I wonder if the problem isn't the movies as much as the rating system itself. Instead of a single 1-5 star rating, maybe they should also include a score for the variance or list the probabilities that you will rank the movie from 1-5 stars.
Bertoni says it’s partly because of “Napoleon Dynamite,” an indie comedy from 2004 that achieved cult status and went on to become extremely popular on Netflix. It is, Bertoni and others have discovered, maddeningly hard to determine how much people will like it. When Bertoni runs his algorithms on regular hits like “Lethal Weapon” or “Miss Congeniality” and tries to predict how any given Netflix user will rate them, he’s usually within eight-tenths of a star. But with films like “Napoleon Dynamite,” he’s off by an average of 1.2 stars.
The reason, Bertoni says, is that “Napoleon Dynamite” is very weird and very polarizing. It contains a lot of arch, ironic humor, including a famously kooky dance performed by the titular teenage character to help his hapless friend win a student-council election. It’s the type of quirky entertainment that tends to be either loved or despised. The movie has been rated more than two million times in the Netflix database, and the ratings are disproportionately one or five stars.
Worse, close friends who normally share similar film aesthetics often heatedly disagree about whether “Napoleon Dynamite” is a masterpiece or an annoying bit of hipster self-indulgence. When Bertoni saw the movie himself with a group of friends, they argued for hours over it. “Half of them loved it, and half of them hated it,” he told me. “And they couldn’t really say why. It’s just a difficult movie.”Mathematically speaking, “Napoleon Dynamite” is a very significant problem for the Netflix Prize. Amazingly, Bertoni has deduced that this single movie is causing 15 percent of his remaining error rate; or to put it another way, if Bertoni could anticipate whether you’d like “Napoleon Dynamite” as accurately as he can for other movies, this feat alone would bring him 15 percent of the way to winning the $1 million prize. And while “Napoleon Dynamite” is the worst culprit, it isn’t the only troublemaker. A small subset of other titles have caused almost as much bedevilment among the Netflix Prize competitors. When Bertoni showed me a list of his 25 most-difficult-to-predict movies, I noticed they were all similar in some way to “Napoleon Dynamite” — culturally or politically polarizing and hard to classify, including “I Heart Huckabees,” “Lost in Translation,” “Fahrenheit 9/11,” “The Life Aquatic With Steve Zissou,” “Kill Bill: Volume 1” and “Sideways.”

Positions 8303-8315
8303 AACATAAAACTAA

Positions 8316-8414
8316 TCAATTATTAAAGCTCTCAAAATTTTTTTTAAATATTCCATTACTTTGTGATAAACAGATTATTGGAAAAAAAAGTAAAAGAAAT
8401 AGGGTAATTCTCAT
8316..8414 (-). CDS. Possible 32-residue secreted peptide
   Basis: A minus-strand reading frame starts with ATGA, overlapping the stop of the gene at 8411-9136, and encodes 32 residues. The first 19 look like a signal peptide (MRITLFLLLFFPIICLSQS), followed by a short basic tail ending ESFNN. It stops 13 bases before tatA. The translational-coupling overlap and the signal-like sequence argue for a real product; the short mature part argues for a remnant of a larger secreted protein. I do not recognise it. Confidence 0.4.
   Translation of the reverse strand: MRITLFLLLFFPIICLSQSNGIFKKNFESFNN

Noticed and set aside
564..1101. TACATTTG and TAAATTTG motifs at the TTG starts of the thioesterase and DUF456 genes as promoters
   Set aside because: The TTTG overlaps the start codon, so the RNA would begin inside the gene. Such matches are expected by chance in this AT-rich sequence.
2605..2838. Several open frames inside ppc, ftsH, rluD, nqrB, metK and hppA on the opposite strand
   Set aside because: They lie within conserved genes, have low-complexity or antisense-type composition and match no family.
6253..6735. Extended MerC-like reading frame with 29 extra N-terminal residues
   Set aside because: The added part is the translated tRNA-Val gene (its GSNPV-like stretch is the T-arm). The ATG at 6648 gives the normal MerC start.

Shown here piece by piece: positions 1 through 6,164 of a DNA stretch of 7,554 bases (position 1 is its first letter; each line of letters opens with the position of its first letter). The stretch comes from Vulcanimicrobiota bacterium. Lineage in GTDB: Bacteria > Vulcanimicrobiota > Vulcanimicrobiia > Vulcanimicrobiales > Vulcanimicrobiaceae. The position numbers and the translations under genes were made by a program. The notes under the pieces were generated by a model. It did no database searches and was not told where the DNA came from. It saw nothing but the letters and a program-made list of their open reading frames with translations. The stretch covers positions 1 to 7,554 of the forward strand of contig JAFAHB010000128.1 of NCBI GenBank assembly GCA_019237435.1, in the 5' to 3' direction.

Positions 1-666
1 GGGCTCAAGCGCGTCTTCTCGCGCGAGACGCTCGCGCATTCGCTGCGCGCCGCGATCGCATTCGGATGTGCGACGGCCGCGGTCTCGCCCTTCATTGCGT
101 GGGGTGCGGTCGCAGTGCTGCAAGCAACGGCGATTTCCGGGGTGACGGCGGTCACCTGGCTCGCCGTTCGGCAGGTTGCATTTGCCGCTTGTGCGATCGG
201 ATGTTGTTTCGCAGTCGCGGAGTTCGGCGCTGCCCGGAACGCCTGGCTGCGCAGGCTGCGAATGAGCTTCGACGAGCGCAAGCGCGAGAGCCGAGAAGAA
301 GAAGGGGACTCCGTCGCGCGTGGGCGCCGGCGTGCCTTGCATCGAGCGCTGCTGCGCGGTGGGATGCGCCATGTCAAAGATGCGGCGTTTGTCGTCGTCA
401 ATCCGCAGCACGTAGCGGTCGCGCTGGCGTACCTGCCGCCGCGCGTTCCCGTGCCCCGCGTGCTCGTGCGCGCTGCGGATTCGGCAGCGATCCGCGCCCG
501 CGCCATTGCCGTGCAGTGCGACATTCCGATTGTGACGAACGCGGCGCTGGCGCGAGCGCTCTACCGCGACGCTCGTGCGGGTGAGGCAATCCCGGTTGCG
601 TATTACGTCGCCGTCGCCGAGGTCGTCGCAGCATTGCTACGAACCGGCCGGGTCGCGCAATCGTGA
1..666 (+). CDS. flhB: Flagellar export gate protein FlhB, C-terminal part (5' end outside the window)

When you looked at Napoleon Dynamite it could say you have a 30% chance of rating it 1 star, 10% chance for 2 star, 20% 3 star, 10% 4 star and 30% 5 star. Whereas X-Men might look like 5% 1 star, 20% 2 star, 50% 3 star, 20% 4 star and 5% 5 star. While on average you are likely to give both a 3 star rating, you could choose whether to take the gamble on a movie that you might love, or stick with seeing on that you are likely to find very average.
More interesting information on the Netflix Prize and how people are trying to solve it in the article.
I am also curious how much the recommendations for any one person differ between the various engines. Does one engine do a significantly better job of recommending movies for some people than the other engines? If that is the case, then Netflix should allow you which engine you want to use, similar to how you could choose which of staff members on the staffs' picks you wanted to go with (but think twice before going with a Gene pick over a Vincent).
via NY Times